Chinese commentators have been in a frenzy this week over reports that Japan’s ruling party, the Liberal Democratic Party (LDP), has removed a promise to “never to wage war again” from the party’s campaign platform. The LDP, which voted Jan. 19 on the platform, has not confirmed the reports, but a final draft reviewed in early January eliminated the phrase.
Any changes wouldn’t immediately change Japan’s pacifist constitution, in place since the end of World War II, but prime minister Shinzo Abe has called for taking a broad interpretation of the document’s relevant passage, article 9, which states:
Aspiring sincerely to an international peace based on justice and order,the Japanese people forever renounce war as a sovereign right of the nation and the threat or use of force as means of settling international disputes.
Last year, Abe called for Japan to employ “active pacifism” that would enable it to use its “self defense forces” to help an ally under attack. Abe said this month he is pushing for amending the constitution itself before 2020. Japan, whose navy is already four times larger than Britain’s, was one of the world’s top five military spenders in 2012 and has long had the technology to build nuclear weapons. A new nuclear-fuel reprocessing plant for civil use in northern Japan is capable of producing nine tons (8.16 tonnes) of plutonium or enough to produce up to 2,000 bombs a year (paywall).
Despite the furore over the “no war” clause in the party platform, there are even broader changes afoot in the LDP’s platform that could have a chilling effect on Japanese society.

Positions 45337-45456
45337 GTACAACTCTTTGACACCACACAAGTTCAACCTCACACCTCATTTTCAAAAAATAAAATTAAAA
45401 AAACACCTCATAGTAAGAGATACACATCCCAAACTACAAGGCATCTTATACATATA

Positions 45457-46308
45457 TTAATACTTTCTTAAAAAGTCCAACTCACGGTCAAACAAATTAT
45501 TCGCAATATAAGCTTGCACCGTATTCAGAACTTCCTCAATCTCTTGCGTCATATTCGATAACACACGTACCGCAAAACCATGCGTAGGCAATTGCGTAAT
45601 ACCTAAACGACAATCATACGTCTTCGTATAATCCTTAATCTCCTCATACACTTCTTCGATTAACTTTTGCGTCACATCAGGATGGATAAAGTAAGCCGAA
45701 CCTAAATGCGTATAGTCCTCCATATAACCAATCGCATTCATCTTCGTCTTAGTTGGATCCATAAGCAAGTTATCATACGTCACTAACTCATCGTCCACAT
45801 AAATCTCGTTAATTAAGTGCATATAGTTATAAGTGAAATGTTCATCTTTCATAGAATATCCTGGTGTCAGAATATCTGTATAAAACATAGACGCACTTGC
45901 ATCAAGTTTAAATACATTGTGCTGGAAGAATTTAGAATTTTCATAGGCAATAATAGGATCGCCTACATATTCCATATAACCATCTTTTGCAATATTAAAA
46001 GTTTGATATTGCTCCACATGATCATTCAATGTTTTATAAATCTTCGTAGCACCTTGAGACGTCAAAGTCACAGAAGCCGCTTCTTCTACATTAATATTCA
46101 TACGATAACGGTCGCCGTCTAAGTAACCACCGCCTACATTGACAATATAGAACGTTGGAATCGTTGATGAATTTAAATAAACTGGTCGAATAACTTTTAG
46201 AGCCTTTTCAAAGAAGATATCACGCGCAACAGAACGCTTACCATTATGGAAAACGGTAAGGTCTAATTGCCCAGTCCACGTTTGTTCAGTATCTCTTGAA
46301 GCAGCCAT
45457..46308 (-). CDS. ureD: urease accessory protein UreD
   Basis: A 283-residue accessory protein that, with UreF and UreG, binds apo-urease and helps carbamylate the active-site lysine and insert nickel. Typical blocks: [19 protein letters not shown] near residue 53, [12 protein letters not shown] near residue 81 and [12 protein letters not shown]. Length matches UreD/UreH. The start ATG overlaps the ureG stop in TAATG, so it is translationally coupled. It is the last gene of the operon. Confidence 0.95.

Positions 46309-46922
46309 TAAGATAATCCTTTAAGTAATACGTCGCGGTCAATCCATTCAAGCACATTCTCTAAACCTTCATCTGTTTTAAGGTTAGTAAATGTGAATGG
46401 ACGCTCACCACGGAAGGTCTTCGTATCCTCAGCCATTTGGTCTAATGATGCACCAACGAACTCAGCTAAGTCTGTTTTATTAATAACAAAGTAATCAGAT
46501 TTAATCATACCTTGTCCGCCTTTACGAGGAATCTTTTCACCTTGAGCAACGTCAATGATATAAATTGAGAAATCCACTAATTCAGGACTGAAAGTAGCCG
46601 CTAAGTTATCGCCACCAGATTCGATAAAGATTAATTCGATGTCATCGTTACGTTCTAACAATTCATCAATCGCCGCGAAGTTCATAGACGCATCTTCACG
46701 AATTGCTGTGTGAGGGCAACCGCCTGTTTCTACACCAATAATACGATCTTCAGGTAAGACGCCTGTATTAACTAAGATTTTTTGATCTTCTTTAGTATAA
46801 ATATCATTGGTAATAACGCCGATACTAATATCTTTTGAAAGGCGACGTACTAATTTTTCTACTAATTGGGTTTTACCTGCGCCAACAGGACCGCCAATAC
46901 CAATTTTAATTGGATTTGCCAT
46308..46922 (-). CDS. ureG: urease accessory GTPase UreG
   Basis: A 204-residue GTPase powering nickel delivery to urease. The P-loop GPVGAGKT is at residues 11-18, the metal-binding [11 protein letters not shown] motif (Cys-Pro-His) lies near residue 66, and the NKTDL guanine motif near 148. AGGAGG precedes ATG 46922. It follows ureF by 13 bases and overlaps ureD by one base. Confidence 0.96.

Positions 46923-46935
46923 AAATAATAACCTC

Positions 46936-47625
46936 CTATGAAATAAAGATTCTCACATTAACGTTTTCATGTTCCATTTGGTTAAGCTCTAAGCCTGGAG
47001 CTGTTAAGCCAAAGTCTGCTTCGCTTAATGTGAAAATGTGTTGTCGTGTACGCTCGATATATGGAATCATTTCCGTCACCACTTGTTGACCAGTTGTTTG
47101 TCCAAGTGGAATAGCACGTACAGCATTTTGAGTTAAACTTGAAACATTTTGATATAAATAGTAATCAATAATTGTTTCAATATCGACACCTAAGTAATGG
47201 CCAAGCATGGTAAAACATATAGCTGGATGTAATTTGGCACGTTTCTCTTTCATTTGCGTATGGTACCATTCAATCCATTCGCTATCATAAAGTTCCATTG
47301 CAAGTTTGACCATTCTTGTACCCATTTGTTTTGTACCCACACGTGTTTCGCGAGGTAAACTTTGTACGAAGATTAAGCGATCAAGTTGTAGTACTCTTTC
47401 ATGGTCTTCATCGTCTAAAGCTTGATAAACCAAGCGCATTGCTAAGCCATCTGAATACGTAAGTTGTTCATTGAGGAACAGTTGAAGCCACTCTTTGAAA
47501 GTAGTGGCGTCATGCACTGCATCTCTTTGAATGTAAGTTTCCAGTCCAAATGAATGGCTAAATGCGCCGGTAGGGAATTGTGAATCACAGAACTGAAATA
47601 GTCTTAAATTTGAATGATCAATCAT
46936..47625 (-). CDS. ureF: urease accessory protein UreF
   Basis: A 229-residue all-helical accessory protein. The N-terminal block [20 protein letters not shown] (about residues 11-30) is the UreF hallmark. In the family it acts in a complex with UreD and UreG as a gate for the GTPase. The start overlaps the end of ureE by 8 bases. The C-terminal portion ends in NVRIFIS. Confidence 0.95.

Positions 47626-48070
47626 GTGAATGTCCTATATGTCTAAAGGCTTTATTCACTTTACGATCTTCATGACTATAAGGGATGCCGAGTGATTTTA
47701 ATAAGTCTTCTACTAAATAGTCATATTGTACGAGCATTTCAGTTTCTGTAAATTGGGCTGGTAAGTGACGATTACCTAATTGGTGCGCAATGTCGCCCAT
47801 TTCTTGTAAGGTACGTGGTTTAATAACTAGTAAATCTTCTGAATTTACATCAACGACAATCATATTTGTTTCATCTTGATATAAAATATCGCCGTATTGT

What would change if the constitution is revised, according to critics, is the the protection of Japanese civil rights, specifically free speech. The LDP’s draft proposal for the constitution, published in 2012, includes measures that censure protected rights like freedom of expression and assembly. To article 12 of the current constitution—which says: “Freedom of assembly and association as well as speech, press and all other forms of expression are guaranteed”—the LDP proposes adding, “Notwithstanding the foregoing, engaging in activities with the purpose of damaging the public interest or public order, or associating with others for such purposes, shall not be recognized.” (Here’s an abbreviated version in English and a complete draft in Japanese.)
Already, late last year, Japan unveiled a law granting the government sweeping powers over what it can deem a state secret and who can be convicted for leaks—a measure that could damage press freedom and whistle-blowing. Other revisions proposed by the LDP include giving parliament authority to declare a state of emergency across the country and replacing fundamental human rights with those that “reflect the history, culture and tradition of Japan.”
A strong strain of anti-militarism among the public has been an important brake for Japan’s more aggressive officials. An erosion of the Japanese public’s voice may be the true danger to peace in the region.